Merryl Alber, professor of marine sciences and director of the UGA Marine Institute on Sapelo Island, focuses her teaching, research and service on coastal ecosystems and how they might change in the future.
Where did you earn degrees and what are your current responsibilities at UGA?
I earned my bachelor’s degree in botany and zoology from Duke University and my doctorate in biology from the Boston University Marine Program. I am currently a professor in the department of marine sciences and the director of the UGA Marine Institute on Sapelo Island. My job includes teaching, research and service.
When did you come to UGA and what brought you here?
In 1994, I was hired as a research scientist in the department of marine sciences and worked as part of a team that was studying the estuaries of the Georgia coast. I started as an assistant professor a year later.
What are your favorite courses and why?
I teach an undergraduate course in marine biology (MARS 3450) and graduate courses in marine ecology (MARS 8160) and coastal policy (MARS 8210). I like them all. The undergrad course is an upper-level elective, and the students are always very interested in the topic; the graduate courses allow me to delve deeply into the material.
What interests you about your field?
I am interested in understanding how coastal ecosystems work and how they might change in the future.
What are some highlights of your career at UGA?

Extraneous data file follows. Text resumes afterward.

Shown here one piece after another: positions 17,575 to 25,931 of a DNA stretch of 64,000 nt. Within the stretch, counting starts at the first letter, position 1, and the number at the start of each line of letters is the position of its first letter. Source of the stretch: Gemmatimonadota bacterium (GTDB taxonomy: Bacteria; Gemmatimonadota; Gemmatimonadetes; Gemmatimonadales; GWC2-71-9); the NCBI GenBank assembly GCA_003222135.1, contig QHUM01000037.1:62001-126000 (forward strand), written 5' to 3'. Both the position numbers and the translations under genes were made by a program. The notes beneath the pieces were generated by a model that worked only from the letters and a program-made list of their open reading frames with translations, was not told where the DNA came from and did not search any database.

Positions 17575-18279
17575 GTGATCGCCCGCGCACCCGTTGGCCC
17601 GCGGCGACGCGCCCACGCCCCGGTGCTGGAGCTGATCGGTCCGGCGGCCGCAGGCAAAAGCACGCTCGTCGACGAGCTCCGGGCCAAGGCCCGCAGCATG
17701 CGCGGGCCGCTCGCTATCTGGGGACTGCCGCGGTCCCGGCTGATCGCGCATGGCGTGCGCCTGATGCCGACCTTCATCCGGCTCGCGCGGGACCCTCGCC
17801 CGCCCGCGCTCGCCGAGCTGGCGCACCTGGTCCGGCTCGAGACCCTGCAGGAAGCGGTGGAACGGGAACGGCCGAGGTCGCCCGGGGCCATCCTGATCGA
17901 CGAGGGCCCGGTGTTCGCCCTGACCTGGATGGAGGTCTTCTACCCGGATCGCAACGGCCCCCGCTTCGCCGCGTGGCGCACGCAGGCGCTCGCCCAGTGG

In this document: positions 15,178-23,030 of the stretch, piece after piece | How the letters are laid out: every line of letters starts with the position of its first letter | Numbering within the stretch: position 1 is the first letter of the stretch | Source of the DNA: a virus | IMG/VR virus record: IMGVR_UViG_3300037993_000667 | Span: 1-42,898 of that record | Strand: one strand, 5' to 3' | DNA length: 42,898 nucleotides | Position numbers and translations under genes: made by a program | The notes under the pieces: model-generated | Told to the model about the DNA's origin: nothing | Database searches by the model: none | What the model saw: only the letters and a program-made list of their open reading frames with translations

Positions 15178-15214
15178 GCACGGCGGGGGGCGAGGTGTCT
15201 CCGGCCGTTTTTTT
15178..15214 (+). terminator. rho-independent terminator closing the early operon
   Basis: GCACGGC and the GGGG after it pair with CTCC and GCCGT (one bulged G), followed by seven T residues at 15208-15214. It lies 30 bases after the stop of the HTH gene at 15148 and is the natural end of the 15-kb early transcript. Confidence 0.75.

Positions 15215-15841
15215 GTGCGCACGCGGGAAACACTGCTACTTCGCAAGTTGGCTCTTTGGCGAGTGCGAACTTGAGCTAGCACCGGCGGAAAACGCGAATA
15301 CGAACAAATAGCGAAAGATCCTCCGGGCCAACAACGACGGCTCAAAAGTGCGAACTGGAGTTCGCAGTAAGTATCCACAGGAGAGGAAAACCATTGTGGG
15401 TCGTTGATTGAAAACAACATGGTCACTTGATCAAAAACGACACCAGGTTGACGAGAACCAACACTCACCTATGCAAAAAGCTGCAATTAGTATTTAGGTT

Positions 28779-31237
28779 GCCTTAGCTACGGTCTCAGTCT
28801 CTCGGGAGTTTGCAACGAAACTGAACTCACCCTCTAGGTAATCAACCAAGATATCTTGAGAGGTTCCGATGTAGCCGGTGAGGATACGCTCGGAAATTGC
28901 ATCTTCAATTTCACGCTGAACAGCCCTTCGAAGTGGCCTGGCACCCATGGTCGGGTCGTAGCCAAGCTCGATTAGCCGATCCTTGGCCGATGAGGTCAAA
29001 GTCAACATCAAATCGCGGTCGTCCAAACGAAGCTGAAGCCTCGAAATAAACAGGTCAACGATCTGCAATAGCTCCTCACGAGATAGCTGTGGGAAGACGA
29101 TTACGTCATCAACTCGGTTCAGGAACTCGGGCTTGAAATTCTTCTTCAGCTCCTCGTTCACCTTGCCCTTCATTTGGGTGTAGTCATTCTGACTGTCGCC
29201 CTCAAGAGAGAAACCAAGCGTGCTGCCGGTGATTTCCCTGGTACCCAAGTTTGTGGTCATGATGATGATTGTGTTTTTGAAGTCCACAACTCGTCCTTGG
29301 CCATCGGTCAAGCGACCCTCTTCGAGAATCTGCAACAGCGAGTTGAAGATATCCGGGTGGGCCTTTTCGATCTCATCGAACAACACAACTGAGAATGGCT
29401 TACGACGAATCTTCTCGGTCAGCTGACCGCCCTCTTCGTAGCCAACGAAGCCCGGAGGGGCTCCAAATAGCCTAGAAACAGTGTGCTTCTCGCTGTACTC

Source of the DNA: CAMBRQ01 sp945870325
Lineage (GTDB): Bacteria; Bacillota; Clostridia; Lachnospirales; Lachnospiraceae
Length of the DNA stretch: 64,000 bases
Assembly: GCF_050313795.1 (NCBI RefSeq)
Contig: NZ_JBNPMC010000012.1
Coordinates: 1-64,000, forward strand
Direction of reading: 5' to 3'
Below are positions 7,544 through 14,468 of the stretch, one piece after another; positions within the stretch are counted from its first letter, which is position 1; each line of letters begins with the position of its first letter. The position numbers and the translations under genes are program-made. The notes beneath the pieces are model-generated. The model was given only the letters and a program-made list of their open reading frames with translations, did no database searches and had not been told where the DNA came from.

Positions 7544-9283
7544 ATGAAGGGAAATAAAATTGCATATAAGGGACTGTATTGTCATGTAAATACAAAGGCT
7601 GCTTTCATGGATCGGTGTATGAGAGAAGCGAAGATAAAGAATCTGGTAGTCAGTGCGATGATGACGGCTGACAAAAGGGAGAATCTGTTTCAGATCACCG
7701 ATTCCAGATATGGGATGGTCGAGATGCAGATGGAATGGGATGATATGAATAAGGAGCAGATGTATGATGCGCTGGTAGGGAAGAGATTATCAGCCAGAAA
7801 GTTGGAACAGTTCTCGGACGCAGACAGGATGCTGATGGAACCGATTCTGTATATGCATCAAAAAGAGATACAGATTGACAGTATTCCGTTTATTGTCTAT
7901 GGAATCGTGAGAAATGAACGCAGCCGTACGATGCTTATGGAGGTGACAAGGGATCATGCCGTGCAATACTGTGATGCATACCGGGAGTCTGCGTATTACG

I lead the Georgia Coastal Ecosystems Long Term Ecological Research Project, which is funded by the National Science Foundation and is focused on the salt marshes and estuaries of the Georgia coast. The project, which brings in about $1 million per year, has been running since 2000 and will hopefully continue well into the future. I also founded the Georgia Coastal Research Council, which serves to bring together coastal managers and academic scientists from throughout the state. I have really enjoyed building that network.
How does your research or scholarship inspire your teaching, and vice versa?
Everything I learn with my “research” hat on is information I then bring into the classroom and share with my students. The students bring a fresh perspective that can prompt additional research.
What do you hope students gain from their classroom experience with you?
I hope students can get a sense that science is always moving—we don’t have all of the answers. I also try to convey my excitement about the material.
Describe your ideal student.
My ideal student is one who asks questions and is truly interested in making sure she or he understands the material. Marine science is a popular subject, and we get a lot of great students.
Favorite place to be/thing to do on campus is…
I am a longtime college basketball fan, so I can be found at Stegeman Coliseum on game days.
Beyond the UGA campus, I like to…
… be at the UGA Marine Institute on Sapelo Island. I have been leading field trips and doing research on the island since I got to UGA, but now that I am the director I get to spend even more time there. It is truly a magical place.
Community/civic involvement includes….
Most of my involvement is in professional activities and scientific societies. However, I recently served on the editorial board of UGA Press, which I truly enjoyed. I also have written a children’s book, “And the Tide Comes In … Exploring a Georgia Salt Marsh,” that was published last year as part of the Georgia Coastal Ecosystems project. I have enjoyed doing readings and visits and am working with a network of environmental educators to get it distributed to teachers.
I read all kinds of fiction, from Virginia Woolf to Julian Barnes to Jennifer Egan. I especially like the Booker Prize winners.
Proudest moment at UGA?
Getting the Georgia Coastal Ecosystems LTER grant renewed was particularly gratifying, as it represented a true team effort and lots of people put in a lot of hard work.
(Originally published Nov. 3, 2013)